I feel like Cinderella, and the NCAA is my fairy godmother. Tomorrow night, when the clock strikes 12, Midnight Madness will sweep across the country. The Madness falls somewhere between fall equinox and the winter solstice, and it marks the beginning of the most magical season of all – college basketball.
Picture pacing the Schoellkopf turf with football coach Jim Knowles ’87, or waiting for a line change next to men’s hockey coach Mike Schafer ’86. That’s how close the fans get in a basketball game – you can see the sweat and the struggle, feel the backboard shudder under a dunk, and hear the squeal of skin on hardwood when someone dives for a loose ball. It’s five people moving in concert, the simplest and most exciting game there is. And in college, it’s played for the purest ambition – to be the best, to be the last one standing when the Madness ends with “One Shining Moment” in March.
It all started for me with an annual pilgrimage to Madison Square Garden. We would drive to Albany, take the train to Penn Station, and cross the street into the promised land. On my first visit, the Blue Devils demolished St. John’s, and Shane Battier and Mike Dunleavy waved to me from the team bus. I floated the 280 miles home. The sequel was even better: second-row seats, courtside. For the first time, I realized how tall 6-9 really was. Everything was larger than life – including Marcus Camby’s size 22s, which I got to see up close and personal in a locker room tour after the game. The last trip was a heartbreaker – because Marcus Hatten made two free throws after the clock ran out to beat Duke, and because Coach K and Chris Duhon were too crushed to stop and talk to a fan – me – on the sidewalk outside afterwards.
Before I bled carnelian and white and Cornell was my No. 1 team, I was Orange inside and out. My dad is from Syracuse, my grandfather played lacrosse for the Orangemen, and my sister lived in a dorm next to the Dome for three years. The one year she lived across campus, I would call from in front of the T.V. at home to rave about a play by ‘Melo or a three from McNamara – and she would be in bed with a hangover. But she made it to the Dome to watch the championship game with thousands of other students on a big screen T.V., and was part of the riot on Marshall Street afterwards. I was on the couch at home, dreaming of the day I would get to celebrate with my team after they won it all.
I was still waiting last spring, when my friend from UNC called me to relive his Final Four weekend in St. Louis. Talk about a fairy tale – he scalped his ticket to the semifinal game for $1,250, had a seat 13 rows behind the basket for the championship game, shook hands with Roy Williams and Rashad McCants after the final buzzer, and then drove back to the team hotel, where he and his friends shared a celebratory smoke with Julius Peppers. On the way back to the hotel, one of the guys in the car – the one wearing Michael Jordan’s jersey from the Tar Heel years – looked over to the next car at a stoplight, where the Greatest of All Time himself sat waving back. It reads like the screenplay of my own personal Disney movie.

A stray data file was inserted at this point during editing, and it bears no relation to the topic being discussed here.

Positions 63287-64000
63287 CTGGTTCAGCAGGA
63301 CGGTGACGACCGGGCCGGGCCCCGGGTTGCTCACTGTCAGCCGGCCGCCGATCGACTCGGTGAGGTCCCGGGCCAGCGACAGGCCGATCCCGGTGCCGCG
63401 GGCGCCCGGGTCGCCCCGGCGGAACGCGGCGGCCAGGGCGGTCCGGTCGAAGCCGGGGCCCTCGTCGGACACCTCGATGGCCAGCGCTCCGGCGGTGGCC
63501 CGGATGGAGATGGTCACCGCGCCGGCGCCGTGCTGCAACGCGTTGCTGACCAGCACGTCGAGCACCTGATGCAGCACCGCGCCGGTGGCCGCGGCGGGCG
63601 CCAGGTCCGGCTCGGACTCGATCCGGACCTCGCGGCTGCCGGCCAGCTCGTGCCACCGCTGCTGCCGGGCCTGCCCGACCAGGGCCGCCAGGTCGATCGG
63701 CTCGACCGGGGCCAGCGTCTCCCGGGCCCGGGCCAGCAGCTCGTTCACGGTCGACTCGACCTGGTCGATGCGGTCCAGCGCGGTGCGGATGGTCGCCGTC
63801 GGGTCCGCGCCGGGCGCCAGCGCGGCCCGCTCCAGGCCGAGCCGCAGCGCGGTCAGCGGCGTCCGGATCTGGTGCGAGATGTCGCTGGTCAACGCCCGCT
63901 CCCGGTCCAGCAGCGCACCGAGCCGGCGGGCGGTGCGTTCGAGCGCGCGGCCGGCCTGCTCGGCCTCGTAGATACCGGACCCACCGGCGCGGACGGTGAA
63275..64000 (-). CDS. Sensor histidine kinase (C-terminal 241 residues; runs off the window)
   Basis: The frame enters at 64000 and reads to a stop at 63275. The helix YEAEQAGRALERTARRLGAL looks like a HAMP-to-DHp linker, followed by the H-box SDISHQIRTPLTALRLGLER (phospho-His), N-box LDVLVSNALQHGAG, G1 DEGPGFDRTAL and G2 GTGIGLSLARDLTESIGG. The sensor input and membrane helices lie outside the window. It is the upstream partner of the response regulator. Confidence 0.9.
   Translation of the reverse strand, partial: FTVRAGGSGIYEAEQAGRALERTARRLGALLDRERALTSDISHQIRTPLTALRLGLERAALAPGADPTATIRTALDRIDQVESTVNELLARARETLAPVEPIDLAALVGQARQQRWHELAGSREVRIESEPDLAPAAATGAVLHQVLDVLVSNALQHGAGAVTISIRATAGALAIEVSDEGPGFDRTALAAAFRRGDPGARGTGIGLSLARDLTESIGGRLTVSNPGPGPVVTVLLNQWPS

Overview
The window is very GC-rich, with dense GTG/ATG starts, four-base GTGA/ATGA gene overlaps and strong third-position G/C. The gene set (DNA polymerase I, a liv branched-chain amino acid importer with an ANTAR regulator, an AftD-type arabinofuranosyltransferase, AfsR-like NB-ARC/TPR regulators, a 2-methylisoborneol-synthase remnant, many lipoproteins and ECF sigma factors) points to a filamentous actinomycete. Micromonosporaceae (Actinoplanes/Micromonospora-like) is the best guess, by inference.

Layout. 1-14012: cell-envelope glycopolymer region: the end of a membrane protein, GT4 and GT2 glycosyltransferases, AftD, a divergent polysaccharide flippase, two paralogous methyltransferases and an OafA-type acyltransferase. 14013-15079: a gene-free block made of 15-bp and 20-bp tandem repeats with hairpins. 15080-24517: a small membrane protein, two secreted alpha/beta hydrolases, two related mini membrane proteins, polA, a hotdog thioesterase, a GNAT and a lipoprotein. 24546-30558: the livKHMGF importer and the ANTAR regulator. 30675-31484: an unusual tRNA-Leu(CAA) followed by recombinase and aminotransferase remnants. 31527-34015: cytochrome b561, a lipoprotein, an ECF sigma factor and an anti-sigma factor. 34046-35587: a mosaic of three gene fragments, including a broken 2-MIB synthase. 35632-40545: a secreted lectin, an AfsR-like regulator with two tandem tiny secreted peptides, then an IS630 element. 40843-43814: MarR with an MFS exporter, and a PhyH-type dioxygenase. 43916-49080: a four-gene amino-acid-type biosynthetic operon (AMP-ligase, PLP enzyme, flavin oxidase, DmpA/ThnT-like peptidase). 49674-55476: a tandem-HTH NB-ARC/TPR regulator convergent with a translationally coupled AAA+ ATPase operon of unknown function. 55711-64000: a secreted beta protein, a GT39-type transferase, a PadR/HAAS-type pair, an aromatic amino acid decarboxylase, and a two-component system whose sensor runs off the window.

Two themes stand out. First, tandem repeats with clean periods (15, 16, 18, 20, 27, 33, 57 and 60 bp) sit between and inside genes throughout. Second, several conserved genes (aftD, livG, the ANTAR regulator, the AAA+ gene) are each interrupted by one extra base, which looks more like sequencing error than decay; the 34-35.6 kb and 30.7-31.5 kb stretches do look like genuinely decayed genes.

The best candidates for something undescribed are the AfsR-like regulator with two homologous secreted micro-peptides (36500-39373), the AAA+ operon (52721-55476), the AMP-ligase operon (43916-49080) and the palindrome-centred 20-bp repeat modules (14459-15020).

So here I am at Cornell, a school whose name has only once been one of the 64 selected to grace the bracket, the greatest dance card of all time. We’ve never even been asked to be No. 65 – the sacrificial lamb in a play-in game. But I’ve been a victim of the Madness for too long to give up hope. I felt it when my worlds collided on Dec. 19, 2004, when the Red took on then-No. 8 Syracuse. We trailed by one point at halftime, and put up a school-record and Dome-record 15 three-pointers before falling, 82-69. And even in defeat, there’s the pride that your team stuck with the big dogs, and the awe in seeing people you take classes with compete on a stage that grand. As if that wasn’t enough to make me wish for more, Coach Donahue led the men’s team to a second-place finish last year – the best we’ve done in 17 years – and just one spot on the podium short of a tournament bid. Just a few league games short of being the Ancient Eight’s Cinderella.
Tomorrow night, Midnight Madness will sweep the nation. The Tar Heels will have Late Night with Roy Williams, 23,000 fans will pack Rupp Arena to watch Kentucky’s first official practice of the season, and I will be at Cornell’s version of the Madness: CTP after the bars close. But we will all have the same dream – a chance to follow our team to the Big Dance.
Olivia Dwyer is a Sun Assistant Sports Editor. Forever Wild will appear every other Thursday this semester.
Archived article by Olivia Dwyer
Sun Assistant Sports Editor